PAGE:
• Lets the salesperson know the customer has returned to the site, where he is on the website, and what he is doing.

Add Dossier Chat to Your Web Site

About Su Piercy

Su joined Dossier to stay ahead on the exciting technology speedway that is the world of SaaS apps. Working out of her home office in Colorado Springs, CO, Su uses Dossier to get new customers up to speed with Dossier.  She’s amazed at the recursiveness of it all.

Dossier is an app for organizing customer conversations, no matter where it happens, with zero disruption to the ways you already communicate. Based in San Francisco, Dossier is helping business owners, business professionals and teams around the globe intelligently sync their customer communication channels and organize documents, tasks and more. Welcome to a new way to build better customer relationships and a better business. Sign up for a free account today at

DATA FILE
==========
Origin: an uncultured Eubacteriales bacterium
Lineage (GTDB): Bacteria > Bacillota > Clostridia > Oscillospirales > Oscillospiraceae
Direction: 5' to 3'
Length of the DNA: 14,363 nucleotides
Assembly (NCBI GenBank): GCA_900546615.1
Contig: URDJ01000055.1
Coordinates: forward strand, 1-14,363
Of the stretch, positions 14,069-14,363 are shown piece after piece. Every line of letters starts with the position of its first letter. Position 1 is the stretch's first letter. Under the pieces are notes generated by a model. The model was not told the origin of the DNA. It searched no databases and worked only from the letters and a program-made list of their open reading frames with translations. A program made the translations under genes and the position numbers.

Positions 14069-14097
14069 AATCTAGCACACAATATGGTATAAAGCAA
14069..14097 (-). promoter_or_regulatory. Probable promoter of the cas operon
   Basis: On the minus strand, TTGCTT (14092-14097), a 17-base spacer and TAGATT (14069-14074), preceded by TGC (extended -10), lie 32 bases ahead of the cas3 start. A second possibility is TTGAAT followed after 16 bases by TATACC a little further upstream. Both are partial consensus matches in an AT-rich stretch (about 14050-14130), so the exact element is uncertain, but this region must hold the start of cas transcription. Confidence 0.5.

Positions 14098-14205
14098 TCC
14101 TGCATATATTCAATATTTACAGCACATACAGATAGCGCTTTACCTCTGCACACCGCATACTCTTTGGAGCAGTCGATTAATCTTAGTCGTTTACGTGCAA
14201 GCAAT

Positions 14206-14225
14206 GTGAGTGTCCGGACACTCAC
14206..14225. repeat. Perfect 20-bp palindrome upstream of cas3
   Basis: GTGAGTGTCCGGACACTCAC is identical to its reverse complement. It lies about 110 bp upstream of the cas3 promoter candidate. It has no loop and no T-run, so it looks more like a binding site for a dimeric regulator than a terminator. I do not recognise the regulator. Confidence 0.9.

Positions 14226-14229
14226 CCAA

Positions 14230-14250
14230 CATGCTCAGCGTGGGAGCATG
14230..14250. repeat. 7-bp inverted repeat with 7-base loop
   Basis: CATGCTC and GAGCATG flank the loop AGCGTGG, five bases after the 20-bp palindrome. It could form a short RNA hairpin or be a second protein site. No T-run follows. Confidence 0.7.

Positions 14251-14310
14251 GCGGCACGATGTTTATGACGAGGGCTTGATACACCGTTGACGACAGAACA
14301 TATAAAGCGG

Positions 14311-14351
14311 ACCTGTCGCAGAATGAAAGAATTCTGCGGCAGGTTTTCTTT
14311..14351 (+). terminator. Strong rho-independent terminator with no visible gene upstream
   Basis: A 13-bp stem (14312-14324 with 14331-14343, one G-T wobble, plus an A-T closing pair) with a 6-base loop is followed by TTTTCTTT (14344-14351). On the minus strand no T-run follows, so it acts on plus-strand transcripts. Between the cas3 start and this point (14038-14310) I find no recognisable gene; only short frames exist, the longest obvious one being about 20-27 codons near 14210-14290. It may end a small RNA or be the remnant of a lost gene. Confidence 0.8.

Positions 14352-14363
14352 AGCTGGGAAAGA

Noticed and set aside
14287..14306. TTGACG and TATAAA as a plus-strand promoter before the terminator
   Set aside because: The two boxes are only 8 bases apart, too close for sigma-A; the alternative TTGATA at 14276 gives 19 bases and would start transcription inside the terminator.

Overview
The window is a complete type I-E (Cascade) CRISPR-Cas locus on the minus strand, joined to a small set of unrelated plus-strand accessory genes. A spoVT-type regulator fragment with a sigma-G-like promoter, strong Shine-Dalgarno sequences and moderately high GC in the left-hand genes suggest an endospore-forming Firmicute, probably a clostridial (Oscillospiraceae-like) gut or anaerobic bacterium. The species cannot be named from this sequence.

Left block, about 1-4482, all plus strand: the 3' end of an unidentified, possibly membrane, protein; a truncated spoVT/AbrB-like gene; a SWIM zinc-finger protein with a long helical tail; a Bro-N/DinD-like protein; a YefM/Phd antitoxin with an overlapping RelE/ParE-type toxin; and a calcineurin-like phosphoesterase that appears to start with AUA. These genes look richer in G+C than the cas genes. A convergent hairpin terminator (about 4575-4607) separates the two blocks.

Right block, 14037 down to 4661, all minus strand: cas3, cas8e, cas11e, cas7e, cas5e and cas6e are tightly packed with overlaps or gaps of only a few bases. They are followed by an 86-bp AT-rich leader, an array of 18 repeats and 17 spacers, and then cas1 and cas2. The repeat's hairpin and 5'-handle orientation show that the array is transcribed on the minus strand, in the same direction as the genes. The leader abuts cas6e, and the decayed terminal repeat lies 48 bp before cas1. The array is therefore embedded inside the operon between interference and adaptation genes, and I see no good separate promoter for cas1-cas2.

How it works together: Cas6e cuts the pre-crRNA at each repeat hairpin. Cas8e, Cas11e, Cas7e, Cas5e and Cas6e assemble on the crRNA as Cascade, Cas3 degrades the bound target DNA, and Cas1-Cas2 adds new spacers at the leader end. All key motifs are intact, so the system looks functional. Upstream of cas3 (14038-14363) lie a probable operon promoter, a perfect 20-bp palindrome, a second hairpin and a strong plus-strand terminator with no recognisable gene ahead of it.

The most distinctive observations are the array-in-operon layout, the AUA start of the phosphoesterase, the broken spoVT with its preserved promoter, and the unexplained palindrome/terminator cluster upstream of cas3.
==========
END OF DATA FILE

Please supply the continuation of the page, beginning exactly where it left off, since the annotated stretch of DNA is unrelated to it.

It’s a Bird, it’s a Plane, it’s Super CRM Heroine!

Remember reading Supergirl, Wonder Woman or Batgirl comics and marveling at the amazing ability of superheroes to see through walls, or hear a whisper a continent away? Today’s customer-centric leaders can look to modern CRM and Big Data technology to give them superhuman skills. Imagine that you, a business owner or manager, could, with the click of a button, listen in on or even participate in any customer conversation that your employees were engaged in?